But we don’t get any of that.  Instead, we get a rather boring story about how, after they’re all dead, Elizabeth and Juan’s granddaughter Kate finds out that Alex wasn’t her biological grandfather, goes to Spain, and, within about five minutes, has found Juan’s surviving relatives and been welcomed into the bosom of his family (who’d tried to cover up the fact that he existed, because they were Nationalists).  There are a lot of references to golf.  Kate meets two different men, but neither relationship is really developed properly.

None of the storylines are developed properly, really; and, as I’ve said, the characters are wooden and the dialogue poorly-written.  But this is the first time that I’ve ever come across a novel which covers this little-known massacre: Spanish Civil War novels in English are usually set in Catalunya, and usually refer to the massacre in Guernica, in the Basque country, and never mention Andalucia.

We’re told that Elizabeth is angry and distressed about why other countries are doing nothing to help, especially when there are British ships at Gibraltar.  (We know now that the Gibraltarian authorities secretly aided the Nationalists – not during the massacre, obviously, but in general.).  There was a lot of debate at the time, especially in Britain, France and the USA, about whether or not to intervene.  A Non-Intervention Committee was formed, and no-one was supposed to be getting involved, except as observers and to protect international shipping, but Nazi Germany, Mussolini’s Italy and to some extent Salazar’s Portugal all aided the Nationalists, whilst the Soviet Union and to some extent Poland and Mexico provided support to the Republicans.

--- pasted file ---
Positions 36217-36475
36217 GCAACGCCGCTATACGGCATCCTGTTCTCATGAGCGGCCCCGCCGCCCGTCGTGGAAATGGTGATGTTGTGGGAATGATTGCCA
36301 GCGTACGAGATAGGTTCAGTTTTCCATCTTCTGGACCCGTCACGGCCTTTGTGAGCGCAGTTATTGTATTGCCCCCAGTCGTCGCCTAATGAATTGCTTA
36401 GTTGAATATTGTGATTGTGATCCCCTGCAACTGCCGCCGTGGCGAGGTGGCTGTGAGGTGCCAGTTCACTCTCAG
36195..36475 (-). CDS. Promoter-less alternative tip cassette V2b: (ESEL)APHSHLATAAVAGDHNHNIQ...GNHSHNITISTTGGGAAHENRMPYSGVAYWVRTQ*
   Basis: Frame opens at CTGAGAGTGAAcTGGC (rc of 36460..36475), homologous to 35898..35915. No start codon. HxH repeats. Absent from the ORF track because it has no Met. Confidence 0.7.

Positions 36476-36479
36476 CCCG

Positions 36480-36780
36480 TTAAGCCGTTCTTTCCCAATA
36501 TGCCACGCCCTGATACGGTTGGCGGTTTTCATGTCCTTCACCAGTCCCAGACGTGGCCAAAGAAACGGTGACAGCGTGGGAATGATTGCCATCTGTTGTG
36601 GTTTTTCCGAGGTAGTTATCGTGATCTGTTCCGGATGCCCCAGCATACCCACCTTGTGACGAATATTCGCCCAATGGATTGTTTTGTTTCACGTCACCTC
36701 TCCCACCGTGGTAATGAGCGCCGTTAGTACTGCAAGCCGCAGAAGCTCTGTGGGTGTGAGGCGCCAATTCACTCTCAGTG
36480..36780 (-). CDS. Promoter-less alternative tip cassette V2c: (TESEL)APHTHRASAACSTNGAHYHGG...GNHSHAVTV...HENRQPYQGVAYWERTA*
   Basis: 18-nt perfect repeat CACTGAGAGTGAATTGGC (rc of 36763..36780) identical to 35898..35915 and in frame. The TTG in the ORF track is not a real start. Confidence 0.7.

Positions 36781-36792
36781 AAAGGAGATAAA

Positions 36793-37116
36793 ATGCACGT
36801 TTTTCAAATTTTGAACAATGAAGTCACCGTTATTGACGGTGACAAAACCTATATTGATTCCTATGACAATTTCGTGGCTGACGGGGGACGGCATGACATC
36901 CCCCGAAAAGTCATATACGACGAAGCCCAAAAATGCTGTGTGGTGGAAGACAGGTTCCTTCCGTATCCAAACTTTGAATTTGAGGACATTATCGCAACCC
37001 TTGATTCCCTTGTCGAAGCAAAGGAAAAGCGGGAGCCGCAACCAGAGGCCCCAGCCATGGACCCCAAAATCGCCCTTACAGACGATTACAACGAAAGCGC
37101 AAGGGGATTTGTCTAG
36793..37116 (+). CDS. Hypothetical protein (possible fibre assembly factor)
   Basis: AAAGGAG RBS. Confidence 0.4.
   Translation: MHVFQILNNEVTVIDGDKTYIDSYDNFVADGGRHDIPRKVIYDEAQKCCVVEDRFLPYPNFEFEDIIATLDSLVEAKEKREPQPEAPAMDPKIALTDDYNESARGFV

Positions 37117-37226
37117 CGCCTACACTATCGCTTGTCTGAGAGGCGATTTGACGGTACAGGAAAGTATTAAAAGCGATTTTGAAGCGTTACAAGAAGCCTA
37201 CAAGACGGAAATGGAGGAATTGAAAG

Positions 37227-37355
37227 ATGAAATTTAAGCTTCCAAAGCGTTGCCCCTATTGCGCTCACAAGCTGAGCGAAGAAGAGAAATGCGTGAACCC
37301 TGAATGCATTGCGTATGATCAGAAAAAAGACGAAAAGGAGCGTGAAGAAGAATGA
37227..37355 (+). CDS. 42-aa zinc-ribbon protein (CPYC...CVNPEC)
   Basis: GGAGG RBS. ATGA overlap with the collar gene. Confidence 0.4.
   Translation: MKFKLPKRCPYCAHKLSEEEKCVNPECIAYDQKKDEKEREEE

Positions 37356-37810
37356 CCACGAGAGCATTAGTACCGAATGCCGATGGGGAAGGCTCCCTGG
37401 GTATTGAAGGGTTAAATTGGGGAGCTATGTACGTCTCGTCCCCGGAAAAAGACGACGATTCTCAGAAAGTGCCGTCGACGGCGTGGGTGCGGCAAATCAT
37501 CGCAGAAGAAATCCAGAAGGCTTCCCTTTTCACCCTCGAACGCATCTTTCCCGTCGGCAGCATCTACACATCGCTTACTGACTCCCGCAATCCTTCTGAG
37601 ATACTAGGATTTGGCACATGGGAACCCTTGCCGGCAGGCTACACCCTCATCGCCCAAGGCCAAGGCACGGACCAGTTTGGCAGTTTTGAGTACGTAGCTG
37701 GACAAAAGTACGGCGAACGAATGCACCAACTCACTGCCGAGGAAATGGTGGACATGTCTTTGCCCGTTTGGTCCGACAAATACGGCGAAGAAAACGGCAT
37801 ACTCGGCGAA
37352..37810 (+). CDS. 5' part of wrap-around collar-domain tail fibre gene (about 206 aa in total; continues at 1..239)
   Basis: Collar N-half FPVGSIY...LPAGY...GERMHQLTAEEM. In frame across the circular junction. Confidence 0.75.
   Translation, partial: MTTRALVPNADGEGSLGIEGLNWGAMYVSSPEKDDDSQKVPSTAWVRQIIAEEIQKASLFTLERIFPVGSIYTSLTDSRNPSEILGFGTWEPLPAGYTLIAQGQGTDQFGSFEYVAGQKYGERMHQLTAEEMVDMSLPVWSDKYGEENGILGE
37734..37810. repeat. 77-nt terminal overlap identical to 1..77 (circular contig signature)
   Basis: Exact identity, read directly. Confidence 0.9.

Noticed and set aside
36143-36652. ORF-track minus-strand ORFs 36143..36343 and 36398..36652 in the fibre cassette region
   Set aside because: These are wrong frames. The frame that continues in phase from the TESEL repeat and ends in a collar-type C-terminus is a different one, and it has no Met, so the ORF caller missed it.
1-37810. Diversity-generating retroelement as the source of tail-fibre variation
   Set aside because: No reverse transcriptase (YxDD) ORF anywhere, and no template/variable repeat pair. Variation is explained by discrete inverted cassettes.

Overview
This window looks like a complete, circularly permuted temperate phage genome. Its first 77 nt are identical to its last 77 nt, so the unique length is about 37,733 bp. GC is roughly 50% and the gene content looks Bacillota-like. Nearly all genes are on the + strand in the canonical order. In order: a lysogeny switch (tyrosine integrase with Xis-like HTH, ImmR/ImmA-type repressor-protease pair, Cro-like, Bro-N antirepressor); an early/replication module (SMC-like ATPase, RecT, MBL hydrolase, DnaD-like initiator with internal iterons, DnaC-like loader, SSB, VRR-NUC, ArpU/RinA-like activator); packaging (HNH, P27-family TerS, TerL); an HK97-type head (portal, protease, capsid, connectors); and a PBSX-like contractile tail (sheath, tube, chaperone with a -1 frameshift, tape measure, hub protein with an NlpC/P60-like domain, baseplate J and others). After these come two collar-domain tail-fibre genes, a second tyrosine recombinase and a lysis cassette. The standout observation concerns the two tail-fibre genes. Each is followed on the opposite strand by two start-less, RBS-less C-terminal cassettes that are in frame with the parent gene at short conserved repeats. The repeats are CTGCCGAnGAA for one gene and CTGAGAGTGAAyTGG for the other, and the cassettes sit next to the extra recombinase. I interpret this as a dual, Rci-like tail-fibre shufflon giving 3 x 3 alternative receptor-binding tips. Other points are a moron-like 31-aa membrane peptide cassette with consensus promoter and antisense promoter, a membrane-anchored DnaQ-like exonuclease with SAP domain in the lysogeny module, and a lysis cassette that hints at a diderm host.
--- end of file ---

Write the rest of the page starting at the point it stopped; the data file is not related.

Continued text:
There was huge international press coverage of the war, and of course the International Brigades – who are now seen as being quite romantic – were formed.  Opinion in Britain and elsewhere was deeply divided.  It was feared that involvement by foreign powers could spark a pan-European war.  And “boots on the ground” in other countries’ civil wars … well, think of Korea, of Vietnam, of Iraq.  It never ends well.  But can it ever be OK to stand by and do nothing when you know full well that civilians are suffering, horrifically.  We know what’s going on in Syria.  We know what’s going on in Yemen.  We know what’s going on in the sadly misnamed Democratic Republic of Congo.  There aren’t any answers, but the Spanish Civil War was the first time after the formation of the League of Nations that the subject came up.  The war killed about 500,000 people, similar to the estimated death toll in the Syrian Civil War.

There are no answers, but there are a lot of questions.  This book isn’t very good, but it does ask some of those questions, and make you think about them.